The Communications Dream vs the Communications Reality. Sometimes your plan works out exactly as you thought, sometimes it turns out differently. One vital issue: how did you manage to adjust to changes on the way. Because there will always be changes.
The coronavirus has made fact-checking and filtering skills even more important, as trolls traffic in rumors about how drinking bleach or taking megadoses of vitamin C can cure the virus, or how the rollout of 5G cell network technology caused COVID-19
One tool for fighting the pandemic of misinformation is the Verification Handbook published by the European Journalism Centre. It gives an overview of problem, explains with case studies and suggests principles that can be applied.
Read Ingram’s article for even more useful links.
In the coming weeks many of us will be following the coronavirus pandemic. What should we trust? What should we share? Om Malik’s has four principles:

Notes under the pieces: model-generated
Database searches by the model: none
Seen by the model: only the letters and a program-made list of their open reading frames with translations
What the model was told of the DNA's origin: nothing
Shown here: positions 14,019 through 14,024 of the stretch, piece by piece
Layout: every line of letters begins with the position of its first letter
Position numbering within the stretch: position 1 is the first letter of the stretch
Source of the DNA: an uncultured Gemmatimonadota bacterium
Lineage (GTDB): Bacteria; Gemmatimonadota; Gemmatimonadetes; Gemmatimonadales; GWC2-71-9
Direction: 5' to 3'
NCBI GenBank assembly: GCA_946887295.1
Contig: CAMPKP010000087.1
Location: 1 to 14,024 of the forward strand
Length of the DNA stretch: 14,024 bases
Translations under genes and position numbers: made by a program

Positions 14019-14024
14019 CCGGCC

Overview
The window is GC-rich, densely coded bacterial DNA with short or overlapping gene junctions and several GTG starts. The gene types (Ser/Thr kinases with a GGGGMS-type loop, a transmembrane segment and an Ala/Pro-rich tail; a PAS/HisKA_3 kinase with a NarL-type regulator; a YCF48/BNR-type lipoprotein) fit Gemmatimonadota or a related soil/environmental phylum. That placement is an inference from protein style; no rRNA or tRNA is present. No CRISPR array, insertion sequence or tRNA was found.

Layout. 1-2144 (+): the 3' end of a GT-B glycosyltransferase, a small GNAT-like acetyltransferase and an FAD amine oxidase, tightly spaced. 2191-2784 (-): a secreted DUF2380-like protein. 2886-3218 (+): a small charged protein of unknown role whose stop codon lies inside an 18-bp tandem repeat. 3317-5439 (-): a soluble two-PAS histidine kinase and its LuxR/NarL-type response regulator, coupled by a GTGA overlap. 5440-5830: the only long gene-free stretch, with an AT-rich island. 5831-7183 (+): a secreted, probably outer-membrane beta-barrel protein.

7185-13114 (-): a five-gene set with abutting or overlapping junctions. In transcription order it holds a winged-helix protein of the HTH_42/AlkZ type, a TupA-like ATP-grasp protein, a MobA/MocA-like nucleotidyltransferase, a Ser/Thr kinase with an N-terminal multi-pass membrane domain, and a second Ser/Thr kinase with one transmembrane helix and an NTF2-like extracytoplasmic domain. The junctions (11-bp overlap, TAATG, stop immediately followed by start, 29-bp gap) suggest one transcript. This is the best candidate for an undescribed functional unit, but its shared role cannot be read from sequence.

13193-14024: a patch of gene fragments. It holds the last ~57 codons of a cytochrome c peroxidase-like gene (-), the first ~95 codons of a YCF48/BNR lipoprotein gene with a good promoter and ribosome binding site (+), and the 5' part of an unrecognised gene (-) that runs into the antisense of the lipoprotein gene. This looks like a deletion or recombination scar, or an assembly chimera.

“Trust national and international health organizations.
Trust data from sources like Worldometer. It has updated information on cases, deaths, and other important details.
When reading information from social media sites, check who is sharing it and double-check the veracity of the account. A doctor, a scientist, or a public health expert is probably a good source but click on their website anyway.
Resist the urge to share anything from unfamiliar sites. Avoid the tabloids, clickbait headlines, any information without multiple sources is dodgy, and avoid opinions and hot takes.“
I agree. In addition, think about sharing stories and material that are uplifting, that connect people, that break down barriers between people and groups. That which helps us feel close to each other while we maintain physical distance. A good example: the viral videos of people singing on Italian balconies.